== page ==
Tip to remember: Considering the level of safety that all parents desire for their babies, remember that it is the CRS and not your lap.
Double up the necessities
Always carry little extra baby products from the amount you think you will need. A baby is only cranky or cries if he is
Needs a diaper change.
And while you’re on the plane, the last thing you’d want to deal with is hunger or a dirty diaper while stuck in a storm. Because that’s what I saw a fellow mother suffering from on the flight, I could see her at the brink of crying as her baby couldn’t stop shrieking, and the entire flight could smell the reason. So I went to see if she needed help with the diaper changing or was she just anosmic. Her tense face told me she was out of diapers, and I luckily had a few at hand.
So I gave her one and learned a lesson in return. Since then, I make sure to double up all of my kids’ accessories and keep them near at all times to attend to their needs immediately, and so should you. Traveling with kids on a plane requires you to be extra-vigilant with your packing by being more concerned about the formula and baby food rather than the color of scarf that you should take along.
Don’t forget a pacifier
The major part of handling a baby during a flight entails pacifying him. Sucking on a pacifier helps with the ear pain caused by the pressure and can save you from embarrassment big time. Chewing on a cookie or cracker can also help the toddlers keep away from showcasing their voice range.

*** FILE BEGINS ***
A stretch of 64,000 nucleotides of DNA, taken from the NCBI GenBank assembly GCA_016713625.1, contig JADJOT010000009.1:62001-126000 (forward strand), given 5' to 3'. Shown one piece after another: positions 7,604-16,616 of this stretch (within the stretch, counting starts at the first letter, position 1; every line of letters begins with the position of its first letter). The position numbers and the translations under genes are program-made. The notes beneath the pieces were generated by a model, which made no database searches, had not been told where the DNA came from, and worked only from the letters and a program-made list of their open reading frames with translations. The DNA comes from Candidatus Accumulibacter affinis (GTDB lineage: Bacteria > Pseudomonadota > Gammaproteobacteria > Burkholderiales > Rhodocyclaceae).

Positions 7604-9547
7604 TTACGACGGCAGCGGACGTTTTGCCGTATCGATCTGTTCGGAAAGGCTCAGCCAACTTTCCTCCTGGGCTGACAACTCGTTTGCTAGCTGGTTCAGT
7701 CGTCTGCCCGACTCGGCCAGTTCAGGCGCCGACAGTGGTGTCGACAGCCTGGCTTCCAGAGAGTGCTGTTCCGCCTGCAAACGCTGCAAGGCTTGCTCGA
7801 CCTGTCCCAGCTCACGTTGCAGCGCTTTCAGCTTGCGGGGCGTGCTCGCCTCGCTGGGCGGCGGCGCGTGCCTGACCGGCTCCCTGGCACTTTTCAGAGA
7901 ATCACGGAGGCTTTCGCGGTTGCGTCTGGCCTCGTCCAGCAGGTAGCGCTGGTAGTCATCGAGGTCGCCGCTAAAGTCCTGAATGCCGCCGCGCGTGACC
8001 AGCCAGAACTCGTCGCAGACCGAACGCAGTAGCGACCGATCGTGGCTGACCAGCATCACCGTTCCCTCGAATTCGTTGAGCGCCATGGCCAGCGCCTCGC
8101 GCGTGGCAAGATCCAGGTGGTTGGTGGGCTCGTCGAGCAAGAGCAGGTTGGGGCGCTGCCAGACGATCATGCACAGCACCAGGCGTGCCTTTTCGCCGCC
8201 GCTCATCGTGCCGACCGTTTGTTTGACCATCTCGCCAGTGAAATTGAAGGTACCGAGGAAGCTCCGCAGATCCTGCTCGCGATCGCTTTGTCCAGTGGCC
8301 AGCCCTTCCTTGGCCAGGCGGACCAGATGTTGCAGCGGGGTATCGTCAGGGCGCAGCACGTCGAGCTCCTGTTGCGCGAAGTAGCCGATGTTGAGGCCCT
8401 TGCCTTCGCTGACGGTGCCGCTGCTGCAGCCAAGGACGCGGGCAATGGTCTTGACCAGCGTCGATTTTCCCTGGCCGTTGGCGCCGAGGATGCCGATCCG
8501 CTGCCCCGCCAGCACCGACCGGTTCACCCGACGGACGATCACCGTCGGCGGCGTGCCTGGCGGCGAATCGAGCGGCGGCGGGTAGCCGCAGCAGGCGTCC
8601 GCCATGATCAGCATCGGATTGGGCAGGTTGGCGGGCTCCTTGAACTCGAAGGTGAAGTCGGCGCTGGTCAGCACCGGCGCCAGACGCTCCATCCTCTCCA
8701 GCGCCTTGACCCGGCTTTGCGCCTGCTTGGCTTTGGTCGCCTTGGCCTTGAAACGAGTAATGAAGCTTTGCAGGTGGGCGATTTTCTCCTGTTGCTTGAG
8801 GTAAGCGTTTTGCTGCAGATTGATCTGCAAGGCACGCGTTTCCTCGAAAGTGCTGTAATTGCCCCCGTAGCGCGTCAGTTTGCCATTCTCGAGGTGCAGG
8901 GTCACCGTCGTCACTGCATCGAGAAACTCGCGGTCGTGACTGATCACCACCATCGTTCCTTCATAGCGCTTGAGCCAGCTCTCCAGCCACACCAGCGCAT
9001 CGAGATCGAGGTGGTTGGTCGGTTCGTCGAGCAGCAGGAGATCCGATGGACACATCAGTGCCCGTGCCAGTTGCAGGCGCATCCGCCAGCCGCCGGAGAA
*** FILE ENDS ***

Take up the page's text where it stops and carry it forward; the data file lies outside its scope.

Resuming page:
Other than this, getting a baby to sleep on a flight is another challenge that drains you because the only way you can catch your z’s is if your baby catches them first. And for that, it needs as few stimulants as possible around. So I always keep little plastic earplugs with me to lessen the pressure and pain and keep him asleep at night irrespective of the noise around him. This is an essential tip that helps you restore your battery before the kid’s energy kicks back in.
So, let’s revise the tips:
Chewing on a cookie or cracker
Little plastic earplugs for the baby’s ears
Distractions are important
Distractions are integral, especially if you want to keep your sanity intact. There are kids who hold some toys dear and can’t sleep without them, like my Ethan. So, I always made sure to keep his favorite stuffed toy in the essentials while traveling.
You must also remember to keep all their toys and snacks packed in a carry bag to keep them engaged throughout the flight. The more they stay absorbed in playing, the more convenient the flight will be for you and the people around.
Traveling with kids on a plane can turn out to be pretty hectic, and even after implementing all the tips above, there might be chances of your baby still being a pain in your neck. You just have to be careful with the needs of your baby and pack accordingly. A little vigilance can go a long way!